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Simcha FisherJune 10, 2024
Gloria Branciani, the first of the alleged abuse victims of priest-artist Father Marko Rupnik to come forward, is seen during a news conference at the Italian National Press Federation in Rome Feb. 21, 2024. (CNS photo/Justin McLellan)

When I was little, a lion was living in the walls outside my room. I knew this couldn’t possibly be true, but I was also terrified any time I went into the hall because I could hear him growling.

Years later, I figured out what that sound really was. Our old Victoria-style house had a turbine vent on the roof, and when it got clogged with ice during the winter, it made a deep, ominous growling noise that seemed to be emerging from the walls.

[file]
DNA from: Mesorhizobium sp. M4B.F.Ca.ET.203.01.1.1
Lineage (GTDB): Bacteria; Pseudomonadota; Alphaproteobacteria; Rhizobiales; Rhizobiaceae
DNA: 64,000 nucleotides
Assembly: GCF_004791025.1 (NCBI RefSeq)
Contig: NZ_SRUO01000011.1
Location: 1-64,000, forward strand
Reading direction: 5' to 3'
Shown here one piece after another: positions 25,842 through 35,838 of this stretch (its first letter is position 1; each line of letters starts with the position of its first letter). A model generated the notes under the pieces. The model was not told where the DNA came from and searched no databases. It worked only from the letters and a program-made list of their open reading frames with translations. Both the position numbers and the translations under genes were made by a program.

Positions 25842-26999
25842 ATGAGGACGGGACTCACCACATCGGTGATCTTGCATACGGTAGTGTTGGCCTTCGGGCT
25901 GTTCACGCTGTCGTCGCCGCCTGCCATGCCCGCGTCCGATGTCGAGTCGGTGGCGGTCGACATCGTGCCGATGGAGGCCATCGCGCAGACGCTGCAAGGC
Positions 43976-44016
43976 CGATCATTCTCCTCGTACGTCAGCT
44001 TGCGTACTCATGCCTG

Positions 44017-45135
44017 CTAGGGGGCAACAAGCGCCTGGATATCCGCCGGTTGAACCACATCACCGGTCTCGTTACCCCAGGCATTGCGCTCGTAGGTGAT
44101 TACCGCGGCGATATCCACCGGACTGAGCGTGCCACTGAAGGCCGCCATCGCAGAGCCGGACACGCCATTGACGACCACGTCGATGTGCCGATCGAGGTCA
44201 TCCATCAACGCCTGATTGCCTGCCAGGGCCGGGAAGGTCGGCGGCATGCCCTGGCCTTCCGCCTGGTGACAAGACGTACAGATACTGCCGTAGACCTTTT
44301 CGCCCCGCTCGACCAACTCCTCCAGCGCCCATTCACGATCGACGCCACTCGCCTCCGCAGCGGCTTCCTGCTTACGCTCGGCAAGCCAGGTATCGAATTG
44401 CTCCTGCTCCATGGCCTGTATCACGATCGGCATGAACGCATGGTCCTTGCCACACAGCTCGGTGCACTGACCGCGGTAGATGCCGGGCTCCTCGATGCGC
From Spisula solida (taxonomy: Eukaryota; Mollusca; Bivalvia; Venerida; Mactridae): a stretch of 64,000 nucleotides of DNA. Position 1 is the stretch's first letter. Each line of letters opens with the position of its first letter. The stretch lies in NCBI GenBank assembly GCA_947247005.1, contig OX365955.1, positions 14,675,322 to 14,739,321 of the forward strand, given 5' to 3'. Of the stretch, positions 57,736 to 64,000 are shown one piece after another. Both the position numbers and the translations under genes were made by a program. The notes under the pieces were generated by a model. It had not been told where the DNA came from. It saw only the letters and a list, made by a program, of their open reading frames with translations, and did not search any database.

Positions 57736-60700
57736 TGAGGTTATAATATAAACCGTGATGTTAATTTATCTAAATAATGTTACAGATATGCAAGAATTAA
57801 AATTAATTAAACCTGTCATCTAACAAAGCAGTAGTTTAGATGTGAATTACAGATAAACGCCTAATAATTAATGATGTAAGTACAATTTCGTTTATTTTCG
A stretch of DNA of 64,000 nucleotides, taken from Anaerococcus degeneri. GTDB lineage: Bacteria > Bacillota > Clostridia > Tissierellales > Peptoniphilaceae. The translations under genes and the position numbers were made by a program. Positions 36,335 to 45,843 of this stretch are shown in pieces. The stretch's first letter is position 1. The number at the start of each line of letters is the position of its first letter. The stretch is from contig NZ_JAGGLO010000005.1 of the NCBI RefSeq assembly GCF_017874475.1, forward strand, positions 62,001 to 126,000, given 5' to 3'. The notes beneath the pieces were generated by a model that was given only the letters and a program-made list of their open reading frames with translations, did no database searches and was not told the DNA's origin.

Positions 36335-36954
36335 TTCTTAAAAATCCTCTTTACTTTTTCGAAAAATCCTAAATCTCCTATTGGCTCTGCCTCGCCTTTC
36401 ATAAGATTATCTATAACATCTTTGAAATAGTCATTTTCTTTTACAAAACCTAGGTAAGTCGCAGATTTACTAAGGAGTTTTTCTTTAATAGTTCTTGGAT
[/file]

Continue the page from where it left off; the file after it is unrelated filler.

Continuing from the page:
I did not tell anybody, though, because there were actually two things I was afraid of: The lion and being told I was imagining the lion. So I quaked through many nights, terrified.

I am not mad at my parents. It was the ’70s, and parenting standards were different. I’ve done the same thing to my kids—shushing their fears, telling them not to be silly—before I knew better. 

This is one of my earliest memories, and it’s probably why I felt so deeply for the poor kid in North Carolina who turned out to have 60,000 bees living in her walls.

She, unlike me, persistently told her parents for eight months what she heard: monsters. Her parents eventually investigated and sure enough, there was a hive so gigantic that they had to tear into the walls to remove it all. Honey everywhere, dead bees everywhere. A true nightmare.